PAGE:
Memorial ceremony held on February 21, 2020 at the Saint Theresia Cathedral l in Kumbo, North-West region, Cameroon, for victims of the Ngarbuh massacre.  © 2020 Private

The trial of three members of security forces accused of involvement in the killings of 21 civilians in Ngarbuh, in Cameroon’s North-West region, is due to resume tomorrow.

The trial, which began on December 17, 2020, and adjourned twice, takes place before the military court in the capital, Yaoundé, about 380 kilometers from Ngarbuh, making it difficult for family members of victims to attend. Family members’ lawyers are concerned about how challenging it is for their clients to participate in the trial, as is their right as civil parties in the case under Cameroon law. They would prefer the trial be held at the military court in Bamenda, closer to Ngarbuh.

“Our clients don’t have the financial means to travel to Yaoundé,” Richard Tamfu, one of the lawyers, told Human Rights Watch. “The court sitting in Bamenda would fit with the key principle of meaningful access to justice, bringing it closer to the victims.”

The attack on the village of Ngarbuh on February 14, 2020, was one of the worst by Cameroonian army soldiers since the crisis in the Anglophone regions began in late 2016. Soldiers killed 21 civilians, including 13 children and a pregnant woman, and burned 5 homes in a reprisal attack aimed at punishing residents suspected of harboring separatist fighters. Two soldiers and a gendarme have been arrested in connection with the massacre and charged with murder, arson, destruction, violence against a pregnant woman, and disobeying orders. Seventeen members of a vigilante group and a former separatist fighter have also been charged but remain at large.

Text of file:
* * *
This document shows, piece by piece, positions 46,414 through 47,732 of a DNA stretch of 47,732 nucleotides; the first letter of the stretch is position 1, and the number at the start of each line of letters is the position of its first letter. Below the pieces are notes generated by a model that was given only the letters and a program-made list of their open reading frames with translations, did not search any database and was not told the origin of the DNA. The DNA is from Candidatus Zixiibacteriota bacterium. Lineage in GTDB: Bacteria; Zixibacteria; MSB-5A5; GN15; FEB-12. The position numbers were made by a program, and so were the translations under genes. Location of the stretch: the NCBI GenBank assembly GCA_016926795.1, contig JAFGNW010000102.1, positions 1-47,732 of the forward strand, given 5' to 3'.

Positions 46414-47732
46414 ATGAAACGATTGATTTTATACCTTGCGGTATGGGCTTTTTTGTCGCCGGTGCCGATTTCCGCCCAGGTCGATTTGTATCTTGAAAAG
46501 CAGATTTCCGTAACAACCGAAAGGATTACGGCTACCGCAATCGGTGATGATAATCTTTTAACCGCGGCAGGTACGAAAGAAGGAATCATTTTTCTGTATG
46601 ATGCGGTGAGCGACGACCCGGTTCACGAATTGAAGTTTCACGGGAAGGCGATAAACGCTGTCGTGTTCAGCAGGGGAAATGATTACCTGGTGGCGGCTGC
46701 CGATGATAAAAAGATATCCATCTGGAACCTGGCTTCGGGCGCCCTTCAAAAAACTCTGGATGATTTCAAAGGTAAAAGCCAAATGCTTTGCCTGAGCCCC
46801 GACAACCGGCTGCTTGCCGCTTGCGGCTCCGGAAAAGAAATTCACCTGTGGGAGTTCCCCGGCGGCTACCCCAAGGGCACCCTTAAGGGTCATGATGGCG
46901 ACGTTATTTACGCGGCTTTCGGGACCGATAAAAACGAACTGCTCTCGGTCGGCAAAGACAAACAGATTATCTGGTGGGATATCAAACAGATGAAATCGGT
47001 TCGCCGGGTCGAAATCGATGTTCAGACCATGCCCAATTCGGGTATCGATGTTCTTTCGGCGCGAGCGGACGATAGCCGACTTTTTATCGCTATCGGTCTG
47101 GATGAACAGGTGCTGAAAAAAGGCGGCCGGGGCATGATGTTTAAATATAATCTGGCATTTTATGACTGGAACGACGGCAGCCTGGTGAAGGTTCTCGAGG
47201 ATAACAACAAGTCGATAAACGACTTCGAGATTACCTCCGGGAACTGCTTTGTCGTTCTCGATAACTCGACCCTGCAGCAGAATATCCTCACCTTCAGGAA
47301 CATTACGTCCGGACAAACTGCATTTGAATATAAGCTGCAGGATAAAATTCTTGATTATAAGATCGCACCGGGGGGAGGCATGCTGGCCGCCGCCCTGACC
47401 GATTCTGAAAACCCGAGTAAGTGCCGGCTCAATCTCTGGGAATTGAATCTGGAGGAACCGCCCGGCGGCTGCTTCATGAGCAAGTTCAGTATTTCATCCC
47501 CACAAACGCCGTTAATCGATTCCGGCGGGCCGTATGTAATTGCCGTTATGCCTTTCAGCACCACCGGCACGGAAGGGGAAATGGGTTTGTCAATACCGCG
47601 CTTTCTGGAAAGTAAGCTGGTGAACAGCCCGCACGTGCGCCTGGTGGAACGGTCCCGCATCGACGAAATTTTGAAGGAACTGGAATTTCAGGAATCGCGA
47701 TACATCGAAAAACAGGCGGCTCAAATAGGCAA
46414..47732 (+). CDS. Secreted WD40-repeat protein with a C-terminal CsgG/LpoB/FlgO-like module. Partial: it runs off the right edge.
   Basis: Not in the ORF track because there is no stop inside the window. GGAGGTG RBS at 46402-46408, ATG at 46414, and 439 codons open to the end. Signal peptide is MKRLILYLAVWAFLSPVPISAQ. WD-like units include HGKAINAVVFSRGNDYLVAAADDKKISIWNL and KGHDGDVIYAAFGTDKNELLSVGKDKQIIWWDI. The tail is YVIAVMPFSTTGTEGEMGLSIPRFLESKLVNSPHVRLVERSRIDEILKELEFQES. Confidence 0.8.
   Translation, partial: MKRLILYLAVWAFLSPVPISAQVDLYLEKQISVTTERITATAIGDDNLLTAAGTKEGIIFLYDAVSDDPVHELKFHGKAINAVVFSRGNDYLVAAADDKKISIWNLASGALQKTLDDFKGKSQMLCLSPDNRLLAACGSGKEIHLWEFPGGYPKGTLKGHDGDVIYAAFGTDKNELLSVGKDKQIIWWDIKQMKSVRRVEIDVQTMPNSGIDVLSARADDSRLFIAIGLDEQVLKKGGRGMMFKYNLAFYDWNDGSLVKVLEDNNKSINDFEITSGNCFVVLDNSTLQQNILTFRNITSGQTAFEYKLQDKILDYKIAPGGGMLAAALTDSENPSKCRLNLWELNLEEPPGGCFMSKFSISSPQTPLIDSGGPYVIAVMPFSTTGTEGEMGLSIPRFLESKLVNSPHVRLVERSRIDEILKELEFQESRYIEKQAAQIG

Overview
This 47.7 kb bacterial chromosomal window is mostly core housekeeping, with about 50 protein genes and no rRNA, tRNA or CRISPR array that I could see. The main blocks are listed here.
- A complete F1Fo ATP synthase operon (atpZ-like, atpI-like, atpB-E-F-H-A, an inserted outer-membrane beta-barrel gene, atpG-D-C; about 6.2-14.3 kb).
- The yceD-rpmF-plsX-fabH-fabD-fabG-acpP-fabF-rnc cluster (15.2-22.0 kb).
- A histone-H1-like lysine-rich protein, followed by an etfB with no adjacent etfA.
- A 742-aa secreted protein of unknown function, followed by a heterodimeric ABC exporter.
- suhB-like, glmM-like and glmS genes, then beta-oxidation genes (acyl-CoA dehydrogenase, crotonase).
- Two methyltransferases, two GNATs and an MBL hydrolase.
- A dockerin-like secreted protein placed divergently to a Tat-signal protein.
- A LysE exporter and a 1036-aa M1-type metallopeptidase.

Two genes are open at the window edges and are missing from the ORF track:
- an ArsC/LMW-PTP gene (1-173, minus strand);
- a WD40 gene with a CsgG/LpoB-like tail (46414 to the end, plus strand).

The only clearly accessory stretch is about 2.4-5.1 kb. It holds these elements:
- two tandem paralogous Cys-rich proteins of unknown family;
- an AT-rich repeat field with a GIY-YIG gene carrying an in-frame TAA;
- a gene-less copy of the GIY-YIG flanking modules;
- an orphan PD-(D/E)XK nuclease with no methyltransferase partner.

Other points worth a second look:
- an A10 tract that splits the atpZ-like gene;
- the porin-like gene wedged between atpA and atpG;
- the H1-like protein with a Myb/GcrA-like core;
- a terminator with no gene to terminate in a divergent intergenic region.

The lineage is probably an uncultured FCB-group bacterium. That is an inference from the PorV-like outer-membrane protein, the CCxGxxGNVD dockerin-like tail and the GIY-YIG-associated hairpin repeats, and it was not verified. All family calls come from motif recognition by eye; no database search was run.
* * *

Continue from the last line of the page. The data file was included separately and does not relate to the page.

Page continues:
On February 3, some families of the Ngarbuh victims received food items and 5 million CFA (US $9,000) each as compensation for the destruction of their property from the Governor of the North-West region, on behalf of President Paul Biya, a move criticized by lawyers representing the families who said it is up to the court to decide on reparations.

The participation of victims of gross human rights violations in criminal proceedings is an essential way of giving them a voice. Cameroonian authorities, with the support of international partners, if necessary, should ensure that the victims’ families can attend and participate in the trial so that their rights to justice and reparations are upheld.